The Reawakening of the Church of France

Unites Catholics and Non-Catholics in
Support of Marriage

by Sandro Magister

ROME, December 7, 2012 – No one would have bet on it. But after decades of invisibility and torpor, the French Catholic Church has returned vigorously to the public scene.

Cardinal Andre Vingt-Trois

It was a minority and a minority it remains, in a country where less than 5 percent of the population goes to Sunday Mass, and where baptisms of children are increasingly rare.

But it is one thing to give up, to and another to be creative. That of "creative minority" is the future that pope Joseph Ratzinger himself has assigned to Catholicism in secularized regions. The Church of France is putting this to the test.

The turnaround came all of a sudden. One sign of foreshadowing was, in mid-August, the prayer that the archbishop of Paris, Cardinal André Vingt-Trois (in the photo), had raised to Our Lady of the Assumption: "May children and young people cease to be the object of the desires and conflicts of adults, in order to enjoy fully the love of a father and mother." A furious controversy exploded, in a France on the path to legalizing marriage between persons of the same sex, with the possibility of adopting.

But the newspaper "Le Monde" also made a stir by entering the fray in defense of the archbishop, with a commentary signed by a famous literary critic who converted to Catholicism, Patrick Kechichian. "L'Osservatore Romano" reproduced the article on its front page.

The impression, however, was that everything could be reduced to the initiative of the cardinal. And that no one would march behind him.

But in the fall, everything changed. On November 7, gay marriage obtained the approval of the council of ministers. Cardinal Vingt-Trois protested to President François Hollande, Prime Minister Jean-Marc Ayrault, and Minister of Justice Christiane Taubira, and made public what he had objected to them in private.

The archbishop responded to what the minister had told him, namely that "what is at stake is a reform of civilization," and said that he too thinks this way, that the issue is precisely this, of a radical change of the nature of man, of the sexes, of procreation. And therefore one cannot get carried away with an act of tyranny of such impact, deciding everything by a majority with a margin of 1 or 2 percent.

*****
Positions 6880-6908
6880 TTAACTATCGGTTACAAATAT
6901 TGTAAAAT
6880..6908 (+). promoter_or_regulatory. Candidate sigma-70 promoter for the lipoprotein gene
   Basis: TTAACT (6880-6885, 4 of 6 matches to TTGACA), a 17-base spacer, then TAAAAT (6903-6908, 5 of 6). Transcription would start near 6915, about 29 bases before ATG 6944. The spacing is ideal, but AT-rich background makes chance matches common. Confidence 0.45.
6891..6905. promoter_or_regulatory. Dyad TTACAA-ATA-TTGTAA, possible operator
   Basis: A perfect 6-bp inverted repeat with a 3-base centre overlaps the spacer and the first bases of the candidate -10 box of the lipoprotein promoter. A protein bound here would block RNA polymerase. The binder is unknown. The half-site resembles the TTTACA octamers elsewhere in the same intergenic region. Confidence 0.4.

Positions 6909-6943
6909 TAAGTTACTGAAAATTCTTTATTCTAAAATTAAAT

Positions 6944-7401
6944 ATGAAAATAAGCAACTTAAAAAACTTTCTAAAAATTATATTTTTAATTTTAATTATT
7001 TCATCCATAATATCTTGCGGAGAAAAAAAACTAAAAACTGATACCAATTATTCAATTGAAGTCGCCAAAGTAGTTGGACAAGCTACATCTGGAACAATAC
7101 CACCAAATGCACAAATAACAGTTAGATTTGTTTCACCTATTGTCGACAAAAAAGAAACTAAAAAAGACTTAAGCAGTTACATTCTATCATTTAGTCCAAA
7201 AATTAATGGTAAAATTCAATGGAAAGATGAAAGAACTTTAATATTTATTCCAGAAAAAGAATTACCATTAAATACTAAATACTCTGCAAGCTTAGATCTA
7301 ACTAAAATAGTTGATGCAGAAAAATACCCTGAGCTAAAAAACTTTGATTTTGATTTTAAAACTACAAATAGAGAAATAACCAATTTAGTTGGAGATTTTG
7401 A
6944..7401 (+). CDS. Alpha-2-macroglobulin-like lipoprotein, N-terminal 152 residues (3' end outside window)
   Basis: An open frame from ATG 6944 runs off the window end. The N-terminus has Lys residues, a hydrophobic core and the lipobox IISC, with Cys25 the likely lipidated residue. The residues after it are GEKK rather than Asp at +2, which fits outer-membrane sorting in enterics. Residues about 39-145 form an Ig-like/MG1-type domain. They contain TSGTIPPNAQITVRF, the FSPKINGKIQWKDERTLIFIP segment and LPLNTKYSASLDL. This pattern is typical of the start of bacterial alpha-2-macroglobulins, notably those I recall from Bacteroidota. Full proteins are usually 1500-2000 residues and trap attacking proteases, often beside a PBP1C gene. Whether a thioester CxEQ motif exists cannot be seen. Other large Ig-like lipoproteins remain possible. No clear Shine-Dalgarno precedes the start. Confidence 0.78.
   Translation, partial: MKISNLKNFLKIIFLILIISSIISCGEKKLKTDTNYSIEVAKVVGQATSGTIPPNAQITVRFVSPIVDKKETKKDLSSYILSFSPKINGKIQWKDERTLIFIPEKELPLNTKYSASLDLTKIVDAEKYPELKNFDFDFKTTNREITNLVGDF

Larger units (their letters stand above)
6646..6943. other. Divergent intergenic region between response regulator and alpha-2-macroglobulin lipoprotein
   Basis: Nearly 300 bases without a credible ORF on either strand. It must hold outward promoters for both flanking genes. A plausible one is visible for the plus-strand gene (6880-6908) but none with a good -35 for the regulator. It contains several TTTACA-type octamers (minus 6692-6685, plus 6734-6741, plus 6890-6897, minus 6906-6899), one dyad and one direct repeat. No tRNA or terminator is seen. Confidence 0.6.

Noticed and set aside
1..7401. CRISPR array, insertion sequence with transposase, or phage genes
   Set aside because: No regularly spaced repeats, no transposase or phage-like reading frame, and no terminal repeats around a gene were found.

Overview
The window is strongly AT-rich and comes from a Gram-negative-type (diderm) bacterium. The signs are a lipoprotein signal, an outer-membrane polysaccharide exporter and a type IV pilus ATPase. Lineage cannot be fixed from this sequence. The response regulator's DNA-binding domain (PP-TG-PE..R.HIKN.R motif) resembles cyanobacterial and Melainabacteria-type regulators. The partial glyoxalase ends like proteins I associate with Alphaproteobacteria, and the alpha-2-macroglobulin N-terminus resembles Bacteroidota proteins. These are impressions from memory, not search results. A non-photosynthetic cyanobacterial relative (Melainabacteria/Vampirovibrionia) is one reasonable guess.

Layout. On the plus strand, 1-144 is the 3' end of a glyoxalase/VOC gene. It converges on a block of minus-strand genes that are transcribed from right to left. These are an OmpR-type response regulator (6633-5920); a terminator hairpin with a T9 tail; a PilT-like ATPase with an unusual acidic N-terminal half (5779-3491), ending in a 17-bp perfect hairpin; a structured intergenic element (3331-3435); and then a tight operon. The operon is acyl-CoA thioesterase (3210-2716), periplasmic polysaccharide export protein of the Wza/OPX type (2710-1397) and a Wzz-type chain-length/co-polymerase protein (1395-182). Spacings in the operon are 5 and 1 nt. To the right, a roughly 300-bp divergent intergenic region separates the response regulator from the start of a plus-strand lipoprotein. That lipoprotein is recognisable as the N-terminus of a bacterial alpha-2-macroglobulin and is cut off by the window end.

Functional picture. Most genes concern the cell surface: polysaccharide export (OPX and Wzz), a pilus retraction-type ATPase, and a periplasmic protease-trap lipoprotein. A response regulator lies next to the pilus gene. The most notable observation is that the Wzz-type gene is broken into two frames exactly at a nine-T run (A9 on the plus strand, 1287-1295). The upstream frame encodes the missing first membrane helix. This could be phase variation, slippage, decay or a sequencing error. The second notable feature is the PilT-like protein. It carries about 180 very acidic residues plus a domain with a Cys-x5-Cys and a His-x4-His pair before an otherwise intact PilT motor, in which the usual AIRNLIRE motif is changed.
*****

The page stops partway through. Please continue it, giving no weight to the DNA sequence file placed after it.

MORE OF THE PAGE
To Minister Taubira, who told him: "We are not touching the Bible," the cardinal rebutted that not even he was bringing this into discussion: "It is a question that concerns man, and this is enough."

And this is precisely what is new. Against the law on gay marriage a resistance is mobilizing that is not confessional, but humanistic, of men and women with the most varied visions of the world.

On Saturday, November 17 in Paris, and in a dozen other cities, hundreds of thousands of people marched through the streets. The demonstrations were organized by three unexpected figures: the gossip columnist and director of a satyrical newspaper known by the pseudonym of Frigide Barjot, spokeswoman of the "Collectif pour l'humanité durable," the socialist Laurence Tcheng, of the association "La gauche pour le mariage républicaine," and Xavier Bongibault, an atheist and homosexual, founder of "Plus gay sans mariage."

Of the three, only the first is Catholic. No Church association hoisted its banners. The Catholics simply blended into the demonstration. But the official Church blessed everything. That same morning, in Rome, Benedict XVI urged about forty bishops from France on their ad limina visit to "take care to pay attention to proposed civil legislation that could undermine the protection of marriage between a man and a woman."

Also siding with the Church and against the "reform of civilization"is the feminist philosopher Sylviane Agacinski, wife of the socialist (and Protestant) former prime minister Lionel Jospin.

The archbishop of Paris is no longer a general without an army. The bishops are with him too. They have elected him president of the episcopal conference, something that had never happened with his predecessor Jean-Marie Lustiger, a man of pope Karol Wojtyla but always left alone.

The Church of France was once called the "eldest daughter of the Church." As a creative minority, it could become that again. Even if it is defeated in the kingdom of this world.

This commentary was published in "L'Espresso" no. 38 of 2012, on newsstands as of December 7, on the opinion page entitled "Settimo cielo" entrusted to Sandro Magister.

Copyright © Gruppo Editoriale L’Espresso Spa for www.chiesa. Posted with permission.

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